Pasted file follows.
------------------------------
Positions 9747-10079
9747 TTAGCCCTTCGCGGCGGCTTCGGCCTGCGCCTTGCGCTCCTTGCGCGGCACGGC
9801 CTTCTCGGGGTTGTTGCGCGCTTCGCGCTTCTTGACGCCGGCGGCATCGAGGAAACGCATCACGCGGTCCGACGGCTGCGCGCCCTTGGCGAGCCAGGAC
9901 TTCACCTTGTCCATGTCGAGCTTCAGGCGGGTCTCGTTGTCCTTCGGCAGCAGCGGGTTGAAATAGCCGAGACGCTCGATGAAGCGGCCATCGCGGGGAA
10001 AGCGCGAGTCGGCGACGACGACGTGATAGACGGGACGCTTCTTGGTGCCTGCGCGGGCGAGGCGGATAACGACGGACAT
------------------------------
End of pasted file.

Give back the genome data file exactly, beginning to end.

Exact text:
Positions 9747-10079
9747 TTAGCCCTTCGCGGCGGCTTCGGCCTGCGCCTTGCGCTCCTTGCGCGGCACGGC
9801 CTTCTCGGGGTTGTTGCGCGCTTCGCGCTTCTTGACGCCGGCGGCATCGAGGAAACGCATCACGCGGTCCGACGGCTGCGCGCCCTTGGCGAGCCAGGAC
9901 TTCACCTTGTCCATGTCGAGCTTCAGGCGGGTCTCGTTGTCCTTCGGCAGCAGCGGGTTGAAATAGCCGAGACGCTCGATGAAGCGGCCATCGCGGGGAA
10001 AGCGCGAGTCGGCGACGACGACGTGATAGACGGGACGCTTCTTGGTGCCTGCGCGGGCGAGGCGGATAACGACGGACAT